"Undoubtedly claimant is, and has been for a number of years, in bad health. His most serious trouble is a chronic myocarditis with a rapid pulse. The preponderance of the medical evidence is to the effect that claimant is unable to do work requiring physical exertion but that he is able to do light clerical work, and the finding is so made. Indeed claimant himself says that he was not totally disabled and that he could do some light work such as that he was doing at the Naval Base.
"At the time of the accident, and for several years prior thereto, Mrs. Bagwell was working at the Naval Operating Base. Her present salary is $2000 a year. She is the pillar of the family and supported her husband whenever he was not working. The unmarried son and daughter, who lived in the home, were both employed, with annual incomes of approximately $1940 and $1680, respectively. Neither one contributed anything to the support of their father or the home. They did not even pay board or help around the house in any way.
"Under the circumstances above related the finding is made that the claimant was not in destitute circumstances at the time of the accident either as a matter of fact or within the meaning of section 40 of the act. This conclusion is reached for two principal reasons.
"First, claimant is able to do light work and had done such work for more than four years prior to the death of his son. It is true that he had not worked for about a month before that time, but this was because the work 'gave out' and not on account of his inability to do it. To hold that a man who is able to work is in destitute circumstances simply because he has been out of work for a month, with apparently no very serious effort to secure work, would be absurd and would tend to encourage slothfulness, thus vastly increasing the number of those on the public assistance rolls. It is a matter of common knowledge that in these times work is plentiful for those who really desire it. The condition of claimant's health is not overlooked, and what has just been said is applicable to the character of work which the medical evidence, his own testimony, and his own experience, indicate he can do. The suggestion is made that countless numbers of men are working and supporting themselves whose physical condition is comparable to that of claimant.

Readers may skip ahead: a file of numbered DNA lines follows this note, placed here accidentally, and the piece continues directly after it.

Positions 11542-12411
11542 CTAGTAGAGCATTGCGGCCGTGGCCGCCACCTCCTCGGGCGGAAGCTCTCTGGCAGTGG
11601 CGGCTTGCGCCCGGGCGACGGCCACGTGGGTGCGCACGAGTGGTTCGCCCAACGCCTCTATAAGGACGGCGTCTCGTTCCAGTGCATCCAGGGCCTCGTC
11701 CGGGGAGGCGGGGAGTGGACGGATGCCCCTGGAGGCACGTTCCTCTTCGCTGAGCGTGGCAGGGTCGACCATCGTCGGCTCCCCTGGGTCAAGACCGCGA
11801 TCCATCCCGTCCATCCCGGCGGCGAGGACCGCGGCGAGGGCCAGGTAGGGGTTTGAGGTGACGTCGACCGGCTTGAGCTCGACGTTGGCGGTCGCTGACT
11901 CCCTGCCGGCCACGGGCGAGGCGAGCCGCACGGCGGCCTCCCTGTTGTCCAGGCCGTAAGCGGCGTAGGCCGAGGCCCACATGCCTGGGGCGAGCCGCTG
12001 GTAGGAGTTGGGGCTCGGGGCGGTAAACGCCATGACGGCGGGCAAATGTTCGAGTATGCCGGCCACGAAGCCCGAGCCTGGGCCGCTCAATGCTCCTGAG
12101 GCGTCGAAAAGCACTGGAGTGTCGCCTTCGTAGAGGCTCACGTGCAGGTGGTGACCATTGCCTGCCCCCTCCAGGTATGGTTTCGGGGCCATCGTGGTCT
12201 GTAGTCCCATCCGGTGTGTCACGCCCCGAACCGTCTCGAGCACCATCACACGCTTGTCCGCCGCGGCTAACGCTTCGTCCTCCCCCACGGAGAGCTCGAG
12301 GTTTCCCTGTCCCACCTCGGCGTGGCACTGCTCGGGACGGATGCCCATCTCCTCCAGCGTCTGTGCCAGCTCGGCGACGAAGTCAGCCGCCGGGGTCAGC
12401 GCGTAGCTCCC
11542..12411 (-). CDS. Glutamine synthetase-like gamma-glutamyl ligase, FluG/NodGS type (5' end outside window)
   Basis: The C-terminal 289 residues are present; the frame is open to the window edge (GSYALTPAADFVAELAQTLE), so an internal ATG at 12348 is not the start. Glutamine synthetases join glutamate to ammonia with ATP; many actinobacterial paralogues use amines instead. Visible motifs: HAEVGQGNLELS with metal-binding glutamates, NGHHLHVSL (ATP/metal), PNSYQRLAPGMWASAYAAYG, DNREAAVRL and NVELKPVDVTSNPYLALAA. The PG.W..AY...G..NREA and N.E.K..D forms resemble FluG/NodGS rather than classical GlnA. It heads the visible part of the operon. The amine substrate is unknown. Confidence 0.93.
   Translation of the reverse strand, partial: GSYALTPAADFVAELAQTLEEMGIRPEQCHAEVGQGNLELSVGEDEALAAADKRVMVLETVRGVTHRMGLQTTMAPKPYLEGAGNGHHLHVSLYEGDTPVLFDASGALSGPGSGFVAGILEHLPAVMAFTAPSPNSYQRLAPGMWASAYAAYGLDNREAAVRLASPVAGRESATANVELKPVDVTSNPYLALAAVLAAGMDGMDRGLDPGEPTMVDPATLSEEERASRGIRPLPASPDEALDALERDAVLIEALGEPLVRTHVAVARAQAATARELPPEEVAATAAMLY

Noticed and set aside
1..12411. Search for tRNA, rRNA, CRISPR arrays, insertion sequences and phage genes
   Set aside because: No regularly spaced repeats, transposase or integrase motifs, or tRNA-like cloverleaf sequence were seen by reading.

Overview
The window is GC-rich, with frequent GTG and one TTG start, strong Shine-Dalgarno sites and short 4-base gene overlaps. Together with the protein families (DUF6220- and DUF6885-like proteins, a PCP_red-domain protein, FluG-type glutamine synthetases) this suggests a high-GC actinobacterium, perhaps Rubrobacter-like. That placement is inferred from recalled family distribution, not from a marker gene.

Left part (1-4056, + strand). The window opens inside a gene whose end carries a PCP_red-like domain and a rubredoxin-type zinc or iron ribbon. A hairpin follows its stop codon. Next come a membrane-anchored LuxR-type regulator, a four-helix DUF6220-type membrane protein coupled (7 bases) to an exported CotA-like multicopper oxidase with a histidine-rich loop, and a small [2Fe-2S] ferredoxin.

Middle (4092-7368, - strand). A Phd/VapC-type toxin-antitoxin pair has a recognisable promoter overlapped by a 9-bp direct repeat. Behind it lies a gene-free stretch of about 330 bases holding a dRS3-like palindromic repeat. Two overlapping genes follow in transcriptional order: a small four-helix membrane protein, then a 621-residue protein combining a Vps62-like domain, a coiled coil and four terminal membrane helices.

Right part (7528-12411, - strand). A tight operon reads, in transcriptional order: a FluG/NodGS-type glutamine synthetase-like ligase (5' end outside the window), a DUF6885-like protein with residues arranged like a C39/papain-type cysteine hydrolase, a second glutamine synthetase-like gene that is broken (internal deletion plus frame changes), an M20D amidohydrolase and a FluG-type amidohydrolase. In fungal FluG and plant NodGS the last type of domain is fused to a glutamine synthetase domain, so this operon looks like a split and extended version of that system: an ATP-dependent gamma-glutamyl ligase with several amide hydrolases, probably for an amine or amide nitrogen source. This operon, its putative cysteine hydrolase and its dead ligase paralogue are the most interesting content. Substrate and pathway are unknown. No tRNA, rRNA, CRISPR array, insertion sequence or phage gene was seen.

"Second, assuming that claimant is unable to do any work on account of his health, he is still not in destitute circumstances. Section 1944a of the Code (Michie, 1942) makes it the duty of children over 16 years of age of sufficient income to support an infirm father in destitute or necessitous circumstances. The section provides means for the enforcement of this duty. Claimant has two adult unmarried children living with him with sufficient income to provide for his support. Indeed claimant could be supported by a contribution from these children equal to the reasonable cost of the board and lodging which they are not now paying. Section 40 will not be construed to mean that a man is in destitute circumstances when he has two children living with him whose legal duty it is, and who are able, to support him. So far as this record shows these children have not even been requested to assist their father. Surely it is not to be assumed that they would refuse to comply with their legal and moral obligation, and, if they did so refuse, they could be compelled to comply.
"Finally, it would be contrary to common sense and reason to hold that a man unable to work is in destitute circumstances when he is living in the home with two children whose legal and moral obligation, and a wife whose moral obligation, it is to support him, and whose aggregate annual incomes amount to more than $5500.
"For the reasons stated both applications must be denied and the case dismissed at the cost of the respective parties, and it is so ordered."
The foregoing findings of fact and the conclusions therefrom were affirmed upon Review by the Full Commission.